A Michigan-based cannabis company has filed for Chapter 11 bankruptcy protection, but the proceedings could be tricky.
Master Equity buys or leases property and subleases it to cannabis businesses while providing services like accounting and payroll.
The company is facing between $100,000 and $500,000 in total liabilities.
But according to MJBiz, Master Equity could face a difficult bankruptcy process since it indirectly profits from cannabis, which is still illegal under federal law.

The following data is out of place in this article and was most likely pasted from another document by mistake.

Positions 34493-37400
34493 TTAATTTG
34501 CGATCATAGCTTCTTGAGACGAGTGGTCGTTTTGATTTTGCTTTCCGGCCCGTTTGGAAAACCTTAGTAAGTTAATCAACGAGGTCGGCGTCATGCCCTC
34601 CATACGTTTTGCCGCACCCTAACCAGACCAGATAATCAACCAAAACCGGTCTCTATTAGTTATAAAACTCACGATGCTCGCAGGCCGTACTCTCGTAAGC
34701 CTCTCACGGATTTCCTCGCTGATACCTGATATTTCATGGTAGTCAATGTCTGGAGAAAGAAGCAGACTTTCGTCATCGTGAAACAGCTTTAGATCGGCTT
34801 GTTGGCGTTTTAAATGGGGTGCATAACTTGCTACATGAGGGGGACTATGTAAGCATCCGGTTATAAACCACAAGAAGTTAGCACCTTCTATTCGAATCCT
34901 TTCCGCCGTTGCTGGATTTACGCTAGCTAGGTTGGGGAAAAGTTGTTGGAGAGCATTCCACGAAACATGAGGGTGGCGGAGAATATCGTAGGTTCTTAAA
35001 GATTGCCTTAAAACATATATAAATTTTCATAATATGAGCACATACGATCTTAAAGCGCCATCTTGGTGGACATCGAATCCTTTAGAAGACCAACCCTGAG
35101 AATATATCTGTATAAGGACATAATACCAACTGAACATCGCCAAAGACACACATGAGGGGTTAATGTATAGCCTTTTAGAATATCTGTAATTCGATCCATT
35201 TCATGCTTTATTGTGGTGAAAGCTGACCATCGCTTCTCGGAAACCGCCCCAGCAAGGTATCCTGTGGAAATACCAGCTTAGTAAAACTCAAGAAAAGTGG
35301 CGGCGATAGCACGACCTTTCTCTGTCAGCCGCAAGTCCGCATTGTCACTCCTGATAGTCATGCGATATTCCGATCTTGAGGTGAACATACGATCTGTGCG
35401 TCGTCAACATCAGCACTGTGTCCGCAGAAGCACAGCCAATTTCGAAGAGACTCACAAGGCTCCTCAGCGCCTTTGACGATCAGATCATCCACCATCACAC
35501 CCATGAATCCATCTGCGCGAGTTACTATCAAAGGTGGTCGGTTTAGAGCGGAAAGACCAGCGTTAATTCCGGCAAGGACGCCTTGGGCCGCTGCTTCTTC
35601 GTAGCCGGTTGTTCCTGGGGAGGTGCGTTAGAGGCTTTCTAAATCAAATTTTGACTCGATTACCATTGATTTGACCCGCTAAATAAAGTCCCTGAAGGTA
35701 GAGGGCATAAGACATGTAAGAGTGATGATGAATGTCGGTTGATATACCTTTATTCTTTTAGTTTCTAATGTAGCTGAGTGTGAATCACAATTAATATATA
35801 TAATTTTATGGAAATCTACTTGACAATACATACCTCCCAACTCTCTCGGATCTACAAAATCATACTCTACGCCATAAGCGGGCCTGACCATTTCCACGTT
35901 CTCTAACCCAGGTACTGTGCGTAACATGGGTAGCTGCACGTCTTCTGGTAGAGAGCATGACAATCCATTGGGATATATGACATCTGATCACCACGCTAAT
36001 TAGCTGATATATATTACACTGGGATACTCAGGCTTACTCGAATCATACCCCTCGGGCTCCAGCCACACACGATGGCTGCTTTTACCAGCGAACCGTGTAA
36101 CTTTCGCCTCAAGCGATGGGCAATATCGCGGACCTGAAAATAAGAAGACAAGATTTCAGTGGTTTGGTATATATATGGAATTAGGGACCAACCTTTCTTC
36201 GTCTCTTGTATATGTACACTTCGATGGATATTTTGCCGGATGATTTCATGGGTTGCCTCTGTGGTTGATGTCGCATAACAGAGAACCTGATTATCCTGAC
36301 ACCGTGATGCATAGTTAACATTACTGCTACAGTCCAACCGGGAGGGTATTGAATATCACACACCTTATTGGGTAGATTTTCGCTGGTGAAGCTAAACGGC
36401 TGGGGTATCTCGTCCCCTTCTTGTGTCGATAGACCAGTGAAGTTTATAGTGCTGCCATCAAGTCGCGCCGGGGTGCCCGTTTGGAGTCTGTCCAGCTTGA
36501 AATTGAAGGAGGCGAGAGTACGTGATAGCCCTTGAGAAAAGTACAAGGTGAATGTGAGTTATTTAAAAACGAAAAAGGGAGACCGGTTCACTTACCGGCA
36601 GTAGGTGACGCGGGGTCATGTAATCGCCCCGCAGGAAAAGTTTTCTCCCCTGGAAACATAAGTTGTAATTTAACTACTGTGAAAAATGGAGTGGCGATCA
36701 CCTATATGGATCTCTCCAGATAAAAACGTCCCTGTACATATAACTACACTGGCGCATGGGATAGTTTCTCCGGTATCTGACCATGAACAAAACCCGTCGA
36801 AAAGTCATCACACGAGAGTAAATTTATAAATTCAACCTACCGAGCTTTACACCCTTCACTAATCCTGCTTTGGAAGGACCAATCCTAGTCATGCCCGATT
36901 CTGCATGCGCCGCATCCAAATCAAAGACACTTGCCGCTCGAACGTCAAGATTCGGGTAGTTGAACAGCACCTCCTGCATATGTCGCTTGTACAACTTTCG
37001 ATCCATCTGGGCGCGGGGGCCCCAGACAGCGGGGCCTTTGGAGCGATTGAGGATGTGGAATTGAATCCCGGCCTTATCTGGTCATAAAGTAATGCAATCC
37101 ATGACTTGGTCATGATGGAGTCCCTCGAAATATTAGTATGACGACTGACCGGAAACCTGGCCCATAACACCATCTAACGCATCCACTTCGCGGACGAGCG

Bankruptcy courts do not typically hear cases for companies involved in the cannabis industry.
But Robert Hendricks, senior counsel for Warner Norcross+Judd LLP, said the company might get its case through since it doesn’t touch cannabis.
If Master Equity’s case goes through, it could be a first for a company that’s licensed to cultivate and sell cannabis.
However, the U.S. Trustee Program assured the publication that “provisions of the Bankruptcy Code cannot be used to aid in the violation of federal criminal law."